Murphy's Law: The Truth About The Iranian 28th Fleet


December 4, 2013: With great media fanfare Iran announced on November 20 th that it had dispatched its “28th fleet” to visit ports in India and Sri Lanka. The press releases mentioned that one of the ships was a “heavy submarine” and another was a “helicopter carrier.” The reality was somewhat different.

The heavy submarine was a Russian made Kilo class boat. These are 2,300 ton (surface displacement) diesel electric submarines that first appeared in the 1980s. Each one has six torpedo tubes and a crew of 57. Kilos carry 18 torpedoes or Klub anti-ship missiles (with a range of 300 kilometers and launched underwater from the torpedo tubes). Russia only bought 24 of them but exported over 30, including 3 to Iran. Kilo was considered a successful design, especially with export customers.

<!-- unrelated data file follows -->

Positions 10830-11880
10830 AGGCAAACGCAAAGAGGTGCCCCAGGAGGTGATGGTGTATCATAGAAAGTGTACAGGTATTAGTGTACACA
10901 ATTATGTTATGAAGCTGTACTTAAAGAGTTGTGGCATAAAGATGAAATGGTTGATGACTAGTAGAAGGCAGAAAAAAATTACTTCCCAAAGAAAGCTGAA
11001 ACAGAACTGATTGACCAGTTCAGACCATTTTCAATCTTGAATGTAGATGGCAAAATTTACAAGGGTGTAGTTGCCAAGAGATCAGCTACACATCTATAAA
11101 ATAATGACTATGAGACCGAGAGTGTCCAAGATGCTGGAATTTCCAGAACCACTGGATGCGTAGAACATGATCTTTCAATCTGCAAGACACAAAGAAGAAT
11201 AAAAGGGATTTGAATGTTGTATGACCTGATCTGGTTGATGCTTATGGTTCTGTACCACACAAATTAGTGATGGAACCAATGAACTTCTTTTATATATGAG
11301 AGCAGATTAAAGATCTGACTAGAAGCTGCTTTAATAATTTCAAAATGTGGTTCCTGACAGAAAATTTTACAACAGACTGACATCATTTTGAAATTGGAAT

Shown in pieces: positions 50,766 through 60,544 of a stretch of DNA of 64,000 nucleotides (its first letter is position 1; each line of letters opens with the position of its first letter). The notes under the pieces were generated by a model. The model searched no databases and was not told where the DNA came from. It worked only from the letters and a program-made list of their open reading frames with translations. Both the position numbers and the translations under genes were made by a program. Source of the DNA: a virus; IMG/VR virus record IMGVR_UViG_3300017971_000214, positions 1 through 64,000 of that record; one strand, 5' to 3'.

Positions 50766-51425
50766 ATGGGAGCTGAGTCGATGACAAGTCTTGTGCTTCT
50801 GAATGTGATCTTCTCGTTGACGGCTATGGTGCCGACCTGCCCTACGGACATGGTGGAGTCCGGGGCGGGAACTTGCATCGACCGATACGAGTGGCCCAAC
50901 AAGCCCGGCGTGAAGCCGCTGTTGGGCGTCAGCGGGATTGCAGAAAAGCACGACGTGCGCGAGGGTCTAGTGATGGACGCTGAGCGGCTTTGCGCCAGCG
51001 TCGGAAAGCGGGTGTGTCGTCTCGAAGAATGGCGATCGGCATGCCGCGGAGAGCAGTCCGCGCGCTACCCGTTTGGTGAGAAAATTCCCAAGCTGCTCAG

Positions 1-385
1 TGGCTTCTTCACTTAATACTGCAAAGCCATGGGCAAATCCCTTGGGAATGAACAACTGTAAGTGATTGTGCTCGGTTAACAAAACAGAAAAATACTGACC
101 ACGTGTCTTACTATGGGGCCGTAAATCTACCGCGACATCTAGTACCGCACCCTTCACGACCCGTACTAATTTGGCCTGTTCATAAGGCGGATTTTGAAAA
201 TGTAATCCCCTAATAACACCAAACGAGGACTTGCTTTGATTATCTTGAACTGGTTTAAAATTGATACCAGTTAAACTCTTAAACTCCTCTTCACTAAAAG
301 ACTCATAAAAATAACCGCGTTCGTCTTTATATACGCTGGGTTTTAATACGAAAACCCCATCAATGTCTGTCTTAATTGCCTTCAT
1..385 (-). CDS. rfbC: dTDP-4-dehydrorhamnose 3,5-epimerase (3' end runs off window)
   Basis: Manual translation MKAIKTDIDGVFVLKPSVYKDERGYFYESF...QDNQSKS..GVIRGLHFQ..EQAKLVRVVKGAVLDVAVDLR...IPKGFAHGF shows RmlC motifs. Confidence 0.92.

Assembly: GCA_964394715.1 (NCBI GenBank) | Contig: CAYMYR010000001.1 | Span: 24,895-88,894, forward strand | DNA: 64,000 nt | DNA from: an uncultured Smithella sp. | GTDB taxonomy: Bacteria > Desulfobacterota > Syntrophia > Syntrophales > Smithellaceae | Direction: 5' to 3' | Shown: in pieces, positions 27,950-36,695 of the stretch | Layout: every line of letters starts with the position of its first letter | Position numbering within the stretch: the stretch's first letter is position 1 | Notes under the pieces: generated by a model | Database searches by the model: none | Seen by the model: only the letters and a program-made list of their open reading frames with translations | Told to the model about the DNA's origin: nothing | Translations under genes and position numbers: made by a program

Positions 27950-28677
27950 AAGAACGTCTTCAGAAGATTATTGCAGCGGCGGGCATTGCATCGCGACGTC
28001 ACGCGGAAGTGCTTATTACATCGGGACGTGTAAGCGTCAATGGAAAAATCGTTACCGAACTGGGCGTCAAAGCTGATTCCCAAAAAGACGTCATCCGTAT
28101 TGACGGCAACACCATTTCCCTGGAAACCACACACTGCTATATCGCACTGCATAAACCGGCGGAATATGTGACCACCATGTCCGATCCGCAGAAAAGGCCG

The Kilos are the largest warships in the Iranian Navy and tend to travel on the surface most of the time. The rest of the 28th fleet consists of a 1,500 ton British built frigate (from the 1970s) and an equally elderly 4,400 ton supply ship with a helicopter landing area and the ability to carry a helicopter. This vessel was described as a “helicopter carrier.”

Iran bought the three Kilos in the late 1980s and received them in the early 1990s. These boats are really not suited to the shallow waters of the Persian Gulf and are stationed on the Indian Ocean coast. They are often sent on these good-will trips because they are vastly outclassed by the local opposition (Western and modern Arab warships and anti-submarine aircraft). The Kilos are not particularly heavy as submarines go. Most nuclear attack subs displace over 7,000 tons and ballistic missile carrying nuclear subs range from 12,000 to 24,000 tons.




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